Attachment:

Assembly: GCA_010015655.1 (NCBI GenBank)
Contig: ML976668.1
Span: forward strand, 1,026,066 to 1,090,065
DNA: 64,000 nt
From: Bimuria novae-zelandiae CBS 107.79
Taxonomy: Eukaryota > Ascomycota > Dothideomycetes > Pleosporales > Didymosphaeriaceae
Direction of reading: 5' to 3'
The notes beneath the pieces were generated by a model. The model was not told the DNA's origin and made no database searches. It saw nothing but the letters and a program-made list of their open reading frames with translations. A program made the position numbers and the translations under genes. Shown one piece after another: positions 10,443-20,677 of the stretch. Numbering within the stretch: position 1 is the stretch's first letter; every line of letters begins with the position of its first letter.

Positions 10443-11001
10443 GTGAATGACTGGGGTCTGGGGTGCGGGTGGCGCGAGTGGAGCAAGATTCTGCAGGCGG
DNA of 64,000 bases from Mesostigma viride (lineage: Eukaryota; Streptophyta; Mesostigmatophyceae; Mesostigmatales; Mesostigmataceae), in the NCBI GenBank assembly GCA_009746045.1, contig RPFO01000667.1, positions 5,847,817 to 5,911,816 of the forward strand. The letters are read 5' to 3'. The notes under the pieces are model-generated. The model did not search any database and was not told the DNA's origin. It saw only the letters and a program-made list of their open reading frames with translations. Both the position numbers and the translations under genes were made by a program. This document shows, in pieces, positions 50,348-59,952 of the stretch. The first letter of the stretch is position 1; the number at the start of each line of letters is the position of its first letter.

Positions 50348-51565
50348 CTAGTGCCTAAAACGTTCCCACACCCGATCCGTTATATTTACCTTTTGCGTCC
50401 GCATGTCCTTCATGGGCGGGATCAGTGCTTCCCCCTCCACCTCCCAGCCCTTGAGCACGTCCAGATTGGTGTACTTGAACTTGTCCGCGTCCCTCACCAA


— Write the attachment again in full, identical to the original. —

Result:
Assembly: GCA_010015655.1 (NCBI GenBank)
Contig: ML976668.1
Span: forward strand, 1,026,066 to 1,090,065
DNA: 64,000 nt
From: Bimuria novae-zelandiae CBS 107.79
Taxonomy: Eukaryota > Ascomycota > Dothideomycetes > Pleosporales > Didymosphaeriaceae
Direction of reading: 5' to 3'
The notes beneath the pieces were generated by a model. The model was not told the DNA's origin and made no database searches. It saw nothing but the letters and a program-made list of their open reading frames with translations. A program made the position numbers and the translations under genes. Shown one piece after another: positions 10,443-20,677 of the stretch. Numbering within the stretch: position 1 is the stretch's first letter; every line of letters begins with the position of its first letter.

Positions 10443-11001
10443 GTGAATGACTGGGGTCTGGGGTGCGGGTGGCGCGAGTGGAGCAAGATTCTGCAGGCGG
DNA of 64,000 bases from Mesostigma viride (lineage: Eukaryota; Streptophyta; Mesostigmatophyceae; Mesostigmatales; Mesostigmataceae), in the NCBI GenBank assembly GCA_009746045.1, contig RPFO01000667.1, positions 5,847,817 to 5,911,816 of the forward strand. The letters are read 5' to 3'. The notes under the pieces are model-generated. The model did not search any database and was not told the DNA's origin. It saw only the letters and a program-made list of their open reading frames with translations. Both the position numbers and the translations under genes were made by a program. This document shows, in pieces, positions 50,348-59,952 of the stretch. The first letter of the stretch is position 1; the number at the start of each line of letters is the position of its first letter.

Positions 50348-51565
50348 CTAGTGCCTAAAACGTTCCCACACCCGATCCGTTATATTTACCTTTTGCGTCC
50401 GCATGTCCTTCATGGGCGGGATCAGTGCTTCCCCCTCCACCTCCCAGCCCTTGAGCACGTCCAGATTGGTGTACTTGAACTTGTCCGCGTCCCTCACCAA